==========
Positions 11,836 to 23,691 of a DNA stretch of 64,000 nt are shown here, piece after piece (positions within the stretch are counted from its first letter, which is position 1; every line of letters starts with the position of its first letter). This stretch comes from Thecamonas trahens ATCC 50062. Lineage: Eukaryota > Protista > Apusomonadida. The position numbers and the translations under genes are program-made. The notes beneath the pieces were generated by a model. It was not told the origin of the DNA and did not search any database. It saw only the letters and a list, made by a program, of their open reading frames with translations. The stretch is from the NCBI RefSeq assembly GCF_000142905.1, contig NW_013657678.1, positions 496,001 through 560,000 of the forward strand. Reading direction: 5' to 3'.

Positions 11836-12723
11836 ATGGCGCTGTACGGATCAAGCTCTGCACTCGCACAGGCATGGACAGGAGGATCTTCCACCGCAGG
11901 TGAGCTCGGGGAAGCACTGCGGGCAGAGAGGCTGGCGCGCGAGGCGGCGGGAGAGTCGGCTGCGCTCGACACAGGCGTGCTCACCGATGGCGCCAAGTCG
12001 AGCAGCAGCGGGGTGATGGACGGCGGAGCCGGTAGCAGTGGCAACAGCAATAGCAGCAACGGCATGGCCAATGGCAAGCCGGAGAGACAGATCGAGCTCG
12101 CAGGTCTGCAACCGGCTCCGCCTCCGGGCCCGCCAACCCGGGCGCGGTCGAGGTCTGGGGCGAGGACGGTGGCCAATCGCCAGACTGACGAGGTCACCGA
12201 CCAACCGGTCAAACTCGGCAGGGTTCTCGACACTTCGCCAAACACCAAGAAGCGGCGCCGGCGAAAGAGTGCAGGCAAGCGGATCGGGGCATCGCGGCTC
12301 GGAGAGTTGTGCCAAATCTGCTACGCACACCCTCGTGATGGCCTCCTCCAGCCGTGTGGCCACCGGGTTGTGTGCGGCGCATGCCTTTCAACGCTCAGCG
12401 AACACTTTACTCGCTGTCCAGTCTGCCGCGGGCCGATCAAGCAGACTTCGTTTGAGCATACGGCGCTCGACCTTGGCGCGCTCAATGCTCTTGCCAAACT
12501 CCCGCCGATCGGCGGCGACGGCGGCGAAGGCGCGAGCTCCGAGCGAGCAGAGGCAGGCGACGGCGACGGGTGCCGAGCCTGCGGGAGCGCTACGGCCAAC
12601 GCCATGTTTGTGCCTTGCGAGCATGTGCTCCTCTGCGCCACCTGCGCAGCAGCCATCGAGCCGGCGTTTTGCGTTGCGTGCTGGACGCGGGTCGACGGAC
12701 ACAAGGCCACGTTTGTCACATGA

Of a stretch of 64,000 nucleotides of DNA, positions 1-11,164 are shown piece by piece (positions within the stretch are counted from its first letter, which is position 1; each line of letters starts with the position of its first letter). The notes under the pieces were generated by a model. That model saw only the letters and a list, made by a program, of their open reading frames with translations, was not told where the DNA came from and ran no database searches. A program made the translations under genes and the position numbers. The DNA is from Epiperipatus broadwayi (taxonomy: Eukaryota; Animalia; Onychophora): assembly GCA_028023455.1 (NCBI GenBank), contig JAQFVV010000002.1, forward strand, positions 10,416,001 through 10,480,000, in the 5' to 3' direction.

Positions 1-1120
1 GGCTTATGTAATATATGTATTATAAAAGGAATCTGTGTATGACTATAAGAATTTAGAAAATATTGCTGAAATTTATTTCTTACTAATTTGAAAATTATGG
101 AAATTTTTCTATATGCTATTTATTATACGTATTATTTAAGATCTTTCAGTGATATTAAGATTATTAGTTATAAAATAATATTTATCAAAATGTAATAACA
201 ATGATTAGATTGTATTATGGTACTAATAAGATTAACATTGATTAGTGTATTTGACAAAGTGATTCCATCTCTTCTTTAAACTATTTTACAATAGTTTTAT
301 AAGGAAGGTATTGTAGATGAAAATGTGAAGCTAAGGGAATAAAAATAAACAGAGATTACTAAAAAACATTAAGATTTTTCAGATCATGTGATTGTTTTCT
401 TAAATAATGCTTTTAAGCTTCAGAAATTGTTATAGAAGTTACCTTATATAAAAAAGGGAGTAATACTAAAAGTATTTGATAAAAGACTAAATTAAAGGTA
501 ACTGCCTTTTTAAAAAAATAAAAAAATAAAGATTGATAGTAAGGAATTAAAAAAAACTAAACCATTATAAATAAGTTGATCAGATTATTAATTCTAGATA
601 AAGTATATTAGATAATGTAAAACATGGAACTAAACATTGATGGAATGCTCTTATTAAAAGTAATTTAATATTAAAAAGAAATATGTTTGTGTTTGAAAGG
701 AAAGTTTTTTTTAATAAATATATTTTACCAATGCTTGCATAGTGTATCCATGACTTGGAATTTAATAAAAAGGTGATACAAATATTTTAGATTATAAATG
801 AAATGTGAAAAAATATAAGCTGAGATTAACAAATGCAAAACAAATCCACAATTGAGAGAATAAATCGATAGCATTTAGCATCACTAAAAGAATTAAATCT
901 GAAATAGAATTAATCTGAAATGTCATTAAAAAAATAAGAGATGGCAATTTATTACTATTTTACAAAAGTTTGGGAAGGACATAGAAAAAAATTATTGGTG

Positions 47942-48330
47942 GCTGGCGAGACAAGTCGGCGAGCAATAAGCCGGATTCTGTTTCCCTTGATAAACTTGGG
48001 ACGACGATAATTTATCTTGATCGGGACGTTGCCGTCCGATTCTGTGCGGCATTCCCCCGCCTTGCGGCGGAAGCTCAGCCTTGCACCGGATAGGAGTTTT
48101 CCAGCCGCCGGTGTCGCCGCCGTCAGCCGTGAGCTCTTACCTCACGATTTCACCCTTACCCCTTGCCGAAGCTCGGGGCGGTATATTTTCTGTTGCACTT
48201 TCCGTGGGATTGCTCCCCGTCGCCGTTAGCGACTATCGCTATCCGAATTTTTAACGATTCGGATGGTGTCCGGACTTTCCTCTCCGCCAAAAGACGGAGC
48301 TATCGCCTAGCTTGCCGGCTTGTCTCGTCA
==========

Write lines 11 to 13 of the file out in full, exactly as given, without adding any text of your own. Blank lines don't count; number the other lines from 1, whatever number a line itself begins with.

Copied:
12601 GCCATGTTTGTGCCTTGCGAGCATGTGCTCCTCTGCGCCACCTGCGCAGCAGCCATCGAGCCGGCGTTTTGCGTTGCGTGCTGGACGCGGGTCGACGGAC
12701 ACAAGGCCACGTTTGTCACATGA

Of a stretch of 64,000 nucleotides of DNA, positions 1-11,164 are shown piece by piece (positions within the stretch are counted from its first letter, which is position 1; each line of letters starts with the position of its first letter). The notes under the pieces were generated by a model. That model saw only the letters and a list, made by a program, of their open reading frames with translations, was not told where the DNA came from and ran no database searches. A program made the translations under genes and the position numbers. The DNA is from Epiperipatus broadwayi (taxonomy: Eukaryota; Animalia; Onychophora): assembly GCA_028023455.1 (NCBI GenBank), contig JAQFVV010000002.1, forward strand, positions 10,416,001 through 10,480,000, in the 5' to 3' direction.